Niles Paul: Healthy roster makes Redskins a 'force to be reckoned with'

ASHBURN, Va. -- The optimism among the Washington Redskins stems in large part from what they did last season, increasing their win total by five games and winning the NFC East. It also stems from who returns from injuries.

The Redskins had four starters miss at least 13 regular-season games and three others miss at least seven. Of that group, only corner Chris Culliver, who missed 10 games, is gone. The rest return.

“We were wounded last year and now we’re going to come in full health this year so we’re a force to be reckoned with,” tight end Niles Paul said. “That’s what I believe.”

Offensively, the Redskins lost three starters for at least seven games. They already had a group that was young and inexperienced in some areas, including at quarterback. Thanks to injuries, their line for much of last season included four players who had little to no experience before 2015.

Here’s a look at those who missed most if not all of last season, and their potential impact in 2016:

Linebacker Junior Galette (16 regular-season games missed): We've covered how he looked last summer (great) and the potential impact he could have (huge). His ability to turn the corner was impressive, but he also knew how to execute stunts and rush to the inside. Galette says he’s around 85 percent recovered from his Achilles’ injury. If he regains his explosiveness, he’ll provide what Washington desperately needs: a stronger pass rush.

Paul (16): He had finally bulked up to more than 250 pounds, looking more like a tight end and less like the receiver he was as a 2011 draft pick. In his first three seasons at tight end, there were times he couldn’t hold his blocks due to his size disadvantage. The added weight should help in the run game and the tight end blocking was a major issue in this area last year. The Redskins kept having to find other players at this spot. Also, Paul provides the Redskins with someone who can block a little, catch and play fullback in a pinch. Paul’s leadership and special-teams play also are beneficial.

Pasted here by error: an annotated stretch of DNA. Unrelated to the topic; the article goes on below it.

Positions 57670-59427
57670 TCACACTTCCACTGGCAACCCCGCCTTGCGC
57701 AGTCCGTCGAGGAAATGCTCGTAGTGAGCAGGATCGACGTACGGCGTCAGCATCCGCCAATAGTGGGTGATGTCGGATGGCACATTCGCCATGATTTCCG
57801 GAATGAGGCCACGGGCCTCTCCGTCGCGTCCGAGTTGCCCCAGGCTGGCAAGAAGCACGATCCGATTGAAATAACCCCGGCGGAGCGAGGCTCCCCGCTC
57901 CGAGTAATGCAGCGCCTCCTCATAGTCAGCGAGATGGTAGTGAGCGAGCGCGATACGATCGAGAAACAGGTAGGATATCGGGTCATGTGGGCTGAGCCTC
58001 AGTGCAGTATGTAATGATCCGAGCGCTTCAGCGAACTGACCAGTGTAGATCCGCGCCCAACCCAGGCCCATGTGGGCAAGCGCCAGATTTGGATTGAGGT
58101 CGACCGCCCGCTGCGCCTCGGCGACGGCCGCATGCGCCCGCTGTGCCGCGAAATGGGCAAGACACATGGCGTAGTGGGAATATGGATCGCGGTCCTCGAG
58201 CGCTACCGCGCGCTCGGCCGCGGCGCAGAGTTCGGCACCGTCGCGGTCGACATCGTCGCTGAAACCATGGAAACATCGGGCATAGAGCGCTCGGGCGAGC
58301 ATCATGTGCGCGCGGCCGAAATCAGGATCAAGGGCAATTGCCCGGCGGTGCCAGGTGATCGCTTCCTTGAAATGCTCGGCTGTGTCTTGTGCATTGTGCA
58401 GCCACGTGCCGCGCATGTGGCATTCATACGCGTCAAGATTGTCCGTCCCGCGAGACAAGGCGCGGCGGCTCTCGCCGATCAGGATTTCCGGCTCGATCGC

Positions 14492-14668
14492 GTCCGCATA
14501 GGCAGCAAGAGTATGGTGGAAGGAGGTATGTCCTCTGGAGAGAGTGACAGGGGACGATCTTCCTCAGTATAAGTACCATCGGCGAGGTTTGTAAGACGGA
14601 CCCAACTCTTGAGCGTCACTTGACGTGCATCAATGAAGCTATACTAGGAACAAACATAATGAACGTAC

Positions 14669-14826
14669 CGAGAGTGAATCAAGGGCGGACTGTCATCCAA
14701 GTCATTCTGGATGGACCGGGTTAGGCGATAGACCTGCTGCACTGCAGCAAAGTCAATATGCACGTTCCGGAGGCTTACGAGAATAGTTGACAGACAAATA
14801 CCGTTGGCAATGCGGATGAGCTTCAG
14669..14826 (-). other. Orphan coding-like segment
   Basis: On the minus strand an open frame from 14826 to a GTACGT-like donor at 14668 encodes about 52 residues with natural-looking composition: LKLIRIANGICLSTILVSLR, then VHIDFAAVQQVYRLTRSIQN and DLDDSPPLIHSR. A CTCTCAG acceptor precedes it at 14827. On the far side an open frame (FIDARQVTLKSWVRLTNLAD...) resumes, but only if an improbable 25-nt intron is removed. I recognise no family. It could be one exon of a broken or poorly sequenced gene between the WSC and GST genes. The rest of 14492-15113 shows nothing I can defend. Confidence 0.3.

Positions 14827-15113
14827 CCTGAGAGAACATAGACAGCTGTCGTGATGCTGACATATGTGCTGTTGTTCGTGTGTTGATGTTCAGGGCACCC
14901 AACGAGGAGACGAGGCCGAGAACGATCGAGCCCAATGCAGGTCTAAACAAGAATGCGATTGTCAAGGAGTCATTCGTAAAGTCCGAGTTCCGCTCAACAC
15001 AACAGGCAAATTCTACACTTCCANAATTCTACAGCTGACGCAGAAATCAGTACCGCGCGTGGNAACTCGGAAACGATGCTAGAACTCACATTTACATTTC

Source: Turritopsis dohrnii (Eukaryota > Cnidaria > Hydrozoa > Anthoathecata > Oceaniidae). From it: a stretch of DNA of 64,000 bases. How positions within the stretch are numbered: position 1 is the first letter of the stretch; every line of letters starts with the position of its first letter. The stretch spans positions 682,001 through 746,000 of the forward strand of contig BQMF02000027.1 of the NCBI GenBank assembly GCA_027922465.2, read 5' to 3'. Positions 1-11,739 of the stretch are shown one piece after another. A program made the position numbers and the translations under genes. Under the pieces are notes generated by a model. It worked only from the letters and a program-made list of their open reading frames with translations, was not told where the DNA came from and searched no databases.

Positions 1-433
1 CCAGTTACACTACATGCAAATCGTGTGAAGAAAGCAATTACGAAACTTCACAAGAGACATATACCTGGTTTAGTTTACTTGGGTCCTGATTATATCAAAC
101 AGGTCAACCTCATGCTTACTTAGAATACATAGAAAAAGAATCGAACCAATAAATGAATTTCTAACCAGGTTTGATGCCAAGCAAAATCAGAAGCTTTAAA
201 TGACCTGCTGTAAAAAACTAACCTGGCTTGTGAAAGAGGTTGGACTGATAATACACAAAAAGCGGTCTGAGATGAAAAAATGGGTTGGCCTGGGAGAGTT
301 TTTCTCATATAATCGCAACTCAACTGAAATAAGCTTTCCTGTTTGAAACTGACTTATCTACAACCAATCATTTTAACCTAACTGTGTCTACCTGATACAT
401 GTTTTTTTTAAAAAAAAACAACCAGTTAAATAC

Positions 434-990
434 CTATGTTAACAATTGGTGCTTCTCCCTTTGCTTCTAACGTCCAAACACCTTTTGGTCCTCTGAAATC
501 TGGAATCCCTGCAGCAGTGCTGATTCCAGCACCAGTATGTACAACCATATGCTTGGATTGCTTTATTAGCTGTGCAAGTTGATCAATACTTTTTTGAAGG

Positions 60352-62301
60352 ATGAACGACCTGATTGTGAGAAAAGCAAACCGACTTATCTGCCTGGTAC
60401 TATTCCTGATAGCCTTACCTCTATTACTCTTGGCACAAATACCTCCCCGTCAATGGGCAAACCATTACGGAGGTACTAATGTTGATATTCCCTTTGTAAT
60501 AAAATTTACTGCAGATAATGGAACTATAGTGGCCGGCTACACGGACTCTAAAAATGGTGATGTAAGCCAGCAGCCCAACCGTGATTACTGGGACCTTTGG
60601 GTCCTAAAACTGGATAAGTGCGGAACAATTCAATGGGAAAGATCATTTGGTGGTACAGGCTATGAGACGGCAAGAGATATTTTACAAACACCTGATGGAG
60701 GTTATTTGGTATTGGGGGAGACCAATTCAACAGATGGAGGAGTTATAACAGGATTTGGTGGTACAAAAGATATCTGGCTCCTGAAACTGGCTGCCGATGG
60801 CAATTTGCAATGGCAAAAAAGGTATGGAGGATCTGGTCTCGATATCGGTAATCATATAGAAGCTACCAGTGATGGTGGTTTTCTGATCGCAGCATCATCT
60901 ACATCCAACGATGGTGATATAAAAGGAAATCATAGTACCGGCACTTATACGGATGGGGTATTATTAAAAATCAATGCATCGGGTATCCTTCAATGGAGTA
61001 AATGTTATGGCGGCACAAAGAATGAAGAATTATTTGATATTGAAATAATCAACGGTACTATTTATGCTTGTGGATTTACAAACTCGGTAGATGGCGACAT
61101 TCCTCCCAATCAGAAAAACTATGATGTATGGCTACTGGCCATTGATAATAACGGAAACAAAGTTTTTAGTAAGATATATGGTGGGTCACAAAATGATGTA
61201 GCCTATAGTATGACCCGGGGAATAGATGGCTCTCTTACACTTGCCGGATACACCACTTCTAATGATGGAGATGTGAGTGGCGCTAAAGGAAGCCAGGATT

Tight end Logan Paulsen (16): More special-teams depth and blocking help at tight end. Paulsen was inconsistent in 2014 -- it’s why some in the organization felt he was on the roster bubble -- but he also gives Washington size (268 pounds). That’s at least 20 pounds heavier than the current listed weights of Paul, Vernon Davis and Jordan Reed. Only Marcel Jensen (270) currently weighs more among all tight ends on the roster. The key for Paulsen will be how well he moves coming off a turf toe injury. Paulsen is the tight end the coaches use to show others the blocking technique they want and he’s one of the smartest players on the roster. This stat doesn’t fall on tight ends alone, but it is telling: On runs outside the tackles last season, Washington ranked 29th in yards per carry at 4.20.

Guard Shawn Lauvao (13): In the first three games last season, the Redskins ranked fifth in the NFL at 4.59 yards per carry. But Lauvao missed the final 13 due to an ankle injury that required surgery. In those games, Washington ranked 31st at 3.39 yards per run. To solely blame his replacement, Spencer Long, for that would be misguided; many other factors contributed to the run game's demise. Long improved as the season progressed, but he also was in his first season not only starting but playing substantial snaps. Lauvao, who was inconsistent at best in 2014, was playing well and gives the Redskins someone who can block on the move. If healthy, his return will be welcomed by the Redskins.

Safety Duke Ihenacho (15): It’s hard to know the impact of his loss because he’s only played 12 snaps in two seasons with Washington thanks to injuries. The coaches liked him enough to award him the starting job last summer. If nothing else he can provide depth as he has a stronger challenger in David Bruton for starting strong safety than he did last year (Jeron Johnson, who was cut and remains unsigned).

Linebacker Adam Hayward (16): He would have been a special-teamer and backup last season. He’s considered a strong voice on special teams, which is always good. But he’ll turn 32 in June and coming off consecutive season-ending injuries, the Redskins could opt for younger, cheaper backups who play special teams.

Center Kory Lichtensteiger (11): He missed 11 games with nerve damage in his shoulder. If the team feels he’s at full strength, they’ll keep him around. But they are working Long at center just in case. Lichtensteiger handles line calls well and does a solid job getting to linebackers, but he’s also undersized and that can lead to issues -- especially if his shoulder is bothering him.